Postmenopausal hair loss
WE USUALLY think of androgenetic alopecia as a condition affecting men but it is also a common condition in postmenopausal women.
Women are usually first aware of it when they wet their hair and note the exaggerated parting. Unlike males they retain their frontal hair line and seldom go completely bald. The hair follicles are actually maintained but the hair growth cycle shortens and the hairs become thinner and paler eventually forming tiny vellus hairs. Treatments include finasteride, which blocks the formation of the testosterone molecule miniaturising the hairs, and minoxidil, which prolongs the anagen growth phase and enlarges the miniaturised hairs. Androgenetic alopecia can occur in premenopausal females with a strong family history of the condition.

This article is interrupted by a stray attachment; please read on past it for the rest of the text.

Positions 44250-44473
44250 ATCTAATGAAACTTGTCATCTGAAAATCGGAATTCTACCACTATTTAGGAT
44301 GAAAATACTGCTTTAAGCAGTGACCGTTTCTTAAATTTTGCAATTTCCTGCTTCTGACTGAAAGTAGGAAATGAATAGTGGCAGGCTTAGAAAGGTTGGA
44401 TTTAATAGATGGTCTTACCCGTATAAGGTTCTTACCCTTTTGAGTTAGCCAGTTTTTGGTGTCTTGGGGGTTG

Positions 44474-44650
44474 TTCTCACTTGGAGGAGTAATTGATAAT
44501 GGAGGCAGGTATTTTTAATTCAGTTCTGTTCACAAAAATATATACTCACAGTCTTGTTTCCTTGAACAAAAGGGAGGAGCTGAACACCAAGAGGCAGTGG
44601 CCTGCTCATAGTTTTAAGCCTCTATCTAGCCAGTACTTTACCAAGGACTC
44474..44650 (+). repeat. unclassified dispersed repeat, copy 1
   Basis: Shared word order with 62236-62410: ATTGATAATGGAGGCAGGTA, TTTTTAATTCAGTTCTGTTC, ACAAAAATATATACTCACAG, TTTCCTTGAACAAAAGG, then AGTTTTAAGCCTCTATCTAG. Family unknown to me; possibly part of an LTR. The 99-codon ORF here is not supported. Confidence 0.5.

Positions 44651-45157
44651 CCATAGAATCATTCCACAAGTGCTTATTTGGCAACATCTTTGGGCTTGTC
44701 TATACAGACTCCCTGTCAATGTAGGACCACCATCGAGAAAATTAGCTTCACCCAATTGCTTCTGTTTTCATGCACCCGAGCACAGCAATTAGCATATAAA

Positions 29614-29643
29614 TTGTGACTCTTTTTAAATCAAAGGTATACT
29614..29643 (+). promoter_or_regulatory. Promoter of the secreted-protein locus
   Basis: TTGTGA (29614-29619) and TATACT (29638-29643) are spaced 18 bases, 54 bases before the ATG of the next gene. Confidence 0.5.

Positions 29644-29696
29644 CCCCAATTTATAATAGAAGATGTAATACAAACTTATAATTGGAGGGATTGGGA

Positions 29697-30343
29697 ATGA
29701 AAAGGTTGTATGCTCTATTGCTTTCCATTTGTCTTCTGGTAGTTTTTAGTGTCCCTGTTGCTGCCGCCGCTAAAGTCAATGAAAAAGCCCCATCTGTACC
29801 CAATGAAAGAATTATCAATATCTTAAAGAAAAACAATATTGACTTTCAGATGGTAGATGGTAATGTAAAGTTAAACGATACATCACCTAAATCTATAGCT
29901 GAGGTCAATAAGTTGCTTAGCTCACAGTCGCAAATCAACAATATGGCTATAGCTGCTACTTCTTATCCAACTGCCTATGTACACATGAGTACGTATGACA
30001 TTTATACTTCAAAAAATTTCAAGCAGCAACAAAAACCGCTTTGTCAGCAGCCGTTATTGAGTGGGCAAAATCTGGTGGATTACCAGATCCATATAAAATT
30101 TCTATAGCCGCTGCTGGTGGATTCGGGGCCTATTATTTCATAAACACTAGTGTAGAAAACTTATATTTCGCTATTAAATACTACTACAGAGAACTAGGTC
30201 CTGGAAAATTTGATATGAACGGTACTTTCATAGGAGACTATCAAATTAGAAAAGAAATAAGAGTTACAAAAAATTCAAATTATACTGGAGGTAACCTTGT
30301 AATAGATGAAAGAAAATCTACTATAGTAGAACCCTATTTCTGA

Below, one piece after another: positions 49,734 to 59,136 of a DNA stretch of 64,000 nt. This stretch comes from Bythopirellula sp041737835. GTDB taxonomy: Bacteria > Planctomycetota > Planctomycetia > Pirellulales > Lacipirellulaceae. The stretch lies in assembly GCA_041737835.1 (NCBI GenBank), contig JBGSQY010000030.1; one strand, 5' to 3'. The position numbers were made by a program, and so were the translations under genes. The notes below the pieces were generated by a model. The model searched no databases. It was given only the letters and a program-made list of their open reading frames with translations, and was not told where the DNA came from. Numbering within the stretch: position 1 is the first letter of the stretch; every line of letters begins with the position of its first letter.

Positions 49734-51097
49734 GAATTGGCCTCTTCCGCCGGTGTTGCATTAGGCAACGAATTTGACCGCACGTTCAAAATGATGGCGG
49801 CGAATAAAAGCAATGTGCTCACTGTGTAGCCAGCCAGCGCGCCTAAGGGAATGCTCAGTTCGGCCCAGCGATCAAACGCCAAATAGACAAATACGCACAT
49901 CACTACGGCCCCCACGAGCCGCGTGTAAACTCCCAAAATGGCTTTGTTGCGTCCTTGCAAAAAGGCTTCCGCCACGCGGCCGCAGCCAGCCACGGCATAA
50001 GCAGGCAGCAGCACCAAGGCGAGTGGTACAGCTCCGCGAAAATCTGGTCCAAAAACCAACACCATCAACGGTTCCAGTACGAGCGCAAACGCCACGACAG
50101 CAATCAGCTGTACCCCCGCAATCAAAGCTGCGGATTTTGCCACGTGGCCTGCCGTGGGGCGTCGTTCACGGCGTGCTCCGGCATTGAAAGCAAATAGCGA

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Tags: , Dermatology